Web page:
DBC Advising

One of the communication challenges during the semester was that my DBC advisor seemed not to know anything about our independent study. This made it challenging to ask for accommodations or communicate when my individual expectations did not align with those DBC had for its students. It made me more hesitant to reach out to my DBC advisor for simple coding help when I was struggling because I felt like DBC and my advisors’ expectations were so much higher than what I felt like I could manage and I did not want to justify or feel insecure in the expectations I’d set for myself. Often I would turn to the DLRD folks because they were the most accessible for course and coding concerns, but then I worried I was putting an extra burden on them since surely there was someone more direct or appropriate to ask questions of. It was frustrating to try to discuss as a cohort ways to minimize the less meaningful parts of the DBC course – like the written reflection aspects which we also had to do in-person already – then have my advisor email me about incomplete/insufficient work, and feel like I was failing to meet expectations. And it was challenging, when I decided to not finish the work week 6 and not take the week 7 assessment, to feel responsible for explaining the plan or the new set of expectations when I did not know and did not feel like it was in my control to be making decisions. All I knew was that I could not commit more time in the next two weeks and I would have to simply deal with the consequences. I knew it was my responsibility to communicate that much information to him, but that did not feel like enough information for him to be able to do his job fully. He seemed to want to know what it would mean for me not to take the week 7 assessment, how he could support me and make it work for me, whether I was planning on taking it later and I was running on assumptions.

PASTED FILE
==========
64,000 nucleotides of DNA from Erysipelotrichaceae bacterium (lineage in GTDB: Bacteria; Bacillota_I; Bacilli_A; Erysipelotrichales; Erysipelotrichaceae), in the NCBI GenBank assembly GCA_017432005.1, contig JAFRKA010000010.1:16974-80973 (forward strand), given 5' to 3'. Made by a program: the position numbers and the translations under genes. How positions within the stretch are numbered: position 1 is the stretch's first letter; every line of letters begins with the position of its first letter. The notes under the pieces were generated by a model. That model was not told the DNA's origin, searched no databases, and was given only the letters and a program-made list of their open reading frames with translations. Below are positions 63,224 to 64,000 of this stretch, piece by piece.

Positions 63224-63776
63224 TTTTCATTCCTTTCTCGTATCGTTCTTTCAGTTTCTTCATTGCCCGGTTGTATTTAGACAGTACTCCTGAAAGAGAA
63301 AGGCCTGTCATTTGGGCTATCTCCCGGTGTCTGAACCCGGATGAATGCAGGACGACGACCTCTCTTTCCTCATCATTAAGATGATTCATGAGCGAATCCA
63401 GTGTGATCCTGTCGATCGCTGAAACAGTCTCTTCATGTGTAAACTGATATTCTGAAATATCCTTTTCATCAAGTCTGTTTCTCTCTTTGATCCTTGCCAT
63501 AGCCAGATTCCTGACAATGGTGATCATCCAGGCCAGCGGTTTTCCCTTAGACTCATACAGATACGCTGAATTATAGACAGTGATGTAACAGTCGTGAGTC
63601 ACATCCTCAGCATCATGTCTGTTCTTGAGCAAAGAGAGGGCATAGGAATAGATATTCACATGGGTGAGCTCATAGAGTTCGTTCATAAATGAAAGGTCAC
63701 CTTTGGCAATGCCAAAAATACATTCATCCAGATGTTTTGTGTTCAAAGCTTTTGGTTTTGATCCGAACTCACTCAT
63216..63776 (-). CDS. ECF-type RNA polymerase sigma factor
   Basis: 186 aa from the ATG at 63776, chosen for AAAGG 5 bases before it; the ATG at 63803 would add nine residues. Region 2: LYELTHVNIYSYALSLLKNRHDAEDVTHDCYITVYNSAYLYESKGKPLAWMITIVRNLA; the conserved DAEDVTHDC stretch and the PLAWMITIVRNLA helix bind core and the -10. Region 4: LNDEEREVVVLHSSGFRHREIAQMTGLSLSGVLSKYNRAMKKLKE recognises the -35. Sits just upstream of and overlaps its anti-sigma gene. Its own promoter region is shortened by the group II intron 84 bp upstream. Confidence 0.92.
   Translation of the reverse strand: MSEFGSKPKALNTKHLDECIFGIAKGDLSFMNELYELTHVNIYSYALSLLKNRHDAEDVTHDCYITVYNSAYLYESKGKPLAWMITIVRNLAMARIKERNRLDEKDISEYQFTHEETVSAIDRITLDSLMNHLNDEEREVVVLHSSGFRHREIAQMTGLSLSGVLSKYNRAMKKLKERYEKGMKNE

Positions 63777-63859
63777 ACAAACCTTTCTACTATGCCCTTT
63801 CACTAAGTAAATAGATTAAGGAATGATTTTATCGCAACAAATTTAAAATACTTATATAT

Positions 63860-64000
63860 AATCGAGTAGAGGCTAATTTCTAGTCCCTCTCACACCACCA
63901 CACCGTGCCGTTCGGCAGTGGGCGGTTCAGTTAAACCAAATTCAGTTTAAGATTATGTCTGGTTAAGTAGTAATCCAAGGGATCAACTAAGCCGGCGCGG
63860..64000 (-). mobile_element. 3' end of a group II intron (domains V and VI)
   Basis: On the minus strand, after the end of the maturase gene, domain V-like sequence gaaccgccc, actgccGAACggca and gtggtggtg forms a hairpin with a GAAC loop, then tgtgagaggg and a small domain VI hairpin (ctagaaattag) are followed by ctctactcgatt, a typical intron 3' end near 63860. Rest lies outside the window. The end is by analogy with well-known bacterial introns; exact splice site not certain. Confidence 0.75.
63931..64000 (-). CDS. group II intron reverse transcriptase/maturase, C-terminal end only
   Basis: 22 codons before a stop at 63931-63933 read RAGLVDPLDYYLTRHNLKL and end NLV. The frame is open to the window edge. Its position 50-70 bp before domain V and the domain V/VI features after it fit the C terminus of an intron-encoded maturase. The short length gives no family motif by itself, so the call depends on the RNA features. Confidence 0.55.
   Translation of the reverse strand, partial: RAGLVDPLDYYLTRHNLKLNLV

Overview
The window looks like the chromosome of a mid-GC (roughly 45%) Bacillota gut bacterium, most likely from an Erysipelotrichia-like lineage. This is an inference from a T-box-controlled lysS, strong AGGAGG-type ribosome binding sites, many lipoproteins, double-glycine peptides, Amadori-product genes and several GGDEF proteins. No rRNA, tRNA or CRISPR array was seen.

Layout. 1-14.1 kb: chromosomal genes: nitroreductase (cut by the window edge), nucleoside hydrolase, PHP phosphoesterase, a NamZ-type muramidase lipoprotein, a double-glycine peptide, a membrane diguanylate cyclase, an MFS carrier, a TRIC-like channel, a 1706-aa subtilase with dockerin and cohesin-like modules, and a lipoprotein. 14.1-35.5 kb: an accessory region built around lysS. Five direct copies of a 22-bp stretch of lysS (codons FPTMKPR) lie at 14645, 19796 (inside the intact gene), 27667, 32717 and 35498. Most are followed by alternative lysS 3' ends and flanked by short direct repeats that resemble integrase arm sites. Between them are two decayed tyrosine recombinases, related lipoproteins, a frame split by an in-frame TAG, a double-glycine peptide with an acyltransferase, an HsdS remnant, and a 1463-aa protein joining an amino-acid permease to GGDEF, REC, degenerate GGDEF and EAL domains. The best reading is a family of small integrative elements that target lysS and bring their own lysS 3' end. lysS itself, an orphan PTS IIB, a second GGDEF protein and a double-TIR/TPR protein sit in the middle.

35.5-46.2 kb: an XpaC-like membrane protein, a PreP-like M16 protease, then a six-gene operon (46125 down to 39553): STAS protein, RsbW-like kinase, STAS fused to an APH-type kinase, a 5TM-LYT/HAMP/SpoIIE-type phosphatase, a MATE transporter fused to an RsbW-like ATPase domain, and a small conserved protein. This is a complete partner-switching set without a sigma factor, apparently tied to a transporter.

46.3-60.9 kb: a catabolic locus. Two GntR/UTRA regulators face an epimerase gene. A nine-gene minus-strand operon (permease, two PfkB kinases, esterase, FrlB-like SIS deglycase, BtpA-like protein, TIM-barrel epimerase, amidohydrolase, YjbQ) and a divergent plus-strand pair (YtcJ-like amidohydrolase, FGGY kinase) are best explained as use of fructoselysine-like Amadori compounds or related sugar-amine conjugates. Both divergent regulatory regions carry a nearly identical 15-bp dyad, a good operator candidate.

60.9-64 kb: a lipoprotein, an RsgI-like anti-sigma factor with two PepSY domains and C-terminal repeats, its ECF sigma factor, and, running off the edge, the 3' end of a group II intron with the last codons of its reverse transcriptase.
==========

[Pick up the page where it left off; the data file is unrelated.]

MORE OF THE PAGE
One of the recommendations I made during the semester that I think could help in this area was to keep the cohort together with one DBC advisor who would also understand our situation and unique engagement with the curriculum better. As I wrote in another blog post, I do, however, think it was valuable to be able to peer pair with other non-Davidson Devs. I would not want Davidson students clustering for advising to keep us from opportunities to engage with non-Davidson students.


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